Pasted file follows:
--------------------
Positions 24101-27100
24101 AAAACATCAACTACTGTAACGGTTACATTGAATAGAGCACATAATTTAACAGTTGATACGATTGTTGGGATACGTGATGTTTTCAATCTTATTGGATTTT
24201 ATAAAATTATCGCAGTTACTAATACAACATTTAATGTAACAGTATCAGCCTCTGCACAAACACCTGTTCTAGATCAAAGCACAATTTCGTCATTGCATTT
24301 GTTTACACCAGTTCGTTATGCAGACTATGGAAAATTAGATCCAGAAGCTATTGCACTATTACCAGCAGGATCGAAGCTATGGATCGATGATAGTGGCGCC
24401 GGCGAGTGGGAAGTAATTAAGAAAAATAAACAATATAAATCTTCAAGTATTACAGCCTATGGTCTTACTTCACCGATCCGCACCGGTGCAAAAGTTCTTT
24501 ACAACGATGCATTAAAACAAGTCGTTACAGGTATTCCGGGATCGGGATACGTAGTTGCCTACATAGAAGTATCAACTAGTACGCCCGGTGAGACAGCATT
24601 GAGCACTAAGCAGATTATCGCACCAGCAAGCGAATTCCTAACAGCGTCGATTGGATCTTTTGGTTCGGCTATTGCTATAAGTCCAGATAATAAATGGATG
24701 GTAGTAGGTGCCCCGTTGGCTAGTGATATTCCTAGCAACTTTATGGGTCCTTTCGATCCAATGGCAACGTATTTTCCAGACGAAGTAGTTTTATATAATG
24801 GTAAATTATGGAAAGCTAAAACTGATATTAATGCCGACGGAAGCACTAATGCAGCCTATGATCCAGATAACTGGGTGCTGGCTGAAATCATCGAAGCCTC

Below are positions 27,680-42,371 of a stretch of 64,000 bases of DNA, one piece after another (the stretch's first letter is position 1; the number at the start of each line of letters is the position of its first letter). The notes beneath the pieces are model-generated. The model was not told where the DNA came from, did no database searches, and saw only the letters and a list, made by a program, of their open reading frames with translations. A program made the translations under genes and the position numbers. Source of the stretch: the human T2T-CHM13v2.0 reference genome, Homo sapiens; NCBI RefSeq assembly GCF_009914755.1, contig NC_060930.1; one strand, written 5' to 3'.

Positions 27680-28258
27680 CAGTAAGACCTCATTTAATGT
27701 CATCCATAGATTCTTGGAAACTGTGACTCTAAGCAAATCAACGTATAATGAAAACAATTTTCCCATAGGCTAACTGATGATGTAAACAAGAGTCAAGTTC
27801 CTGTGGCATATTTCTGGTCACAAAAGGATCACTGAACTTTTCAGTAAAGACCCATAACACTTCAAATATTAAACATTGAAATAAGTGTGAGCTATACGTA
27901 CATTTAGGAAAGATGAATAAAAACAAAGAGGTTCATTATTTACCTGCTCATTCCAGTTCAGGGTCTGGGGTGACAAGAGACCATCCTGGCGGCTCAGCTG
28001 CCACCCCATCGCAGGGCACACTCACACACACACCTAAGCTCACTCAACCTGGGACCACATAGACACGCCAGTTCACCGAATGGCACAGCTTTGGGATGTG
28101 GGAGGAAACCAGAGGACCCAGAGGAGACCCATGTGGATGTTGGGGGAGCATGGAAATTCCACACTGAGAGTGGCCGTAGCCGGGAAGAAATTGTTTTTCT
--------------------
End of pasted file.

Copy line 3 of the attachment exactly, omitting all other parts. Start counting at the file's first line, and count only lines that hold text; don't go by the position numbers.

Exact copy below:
24201 ATAAAATTATCGCAGTTACTAATACAACATTTAATGTAACAGTATCAGCCTCTGCACAAACACCTGTTCTAGATCAAAGCACAATTTCGTCATTGCATTT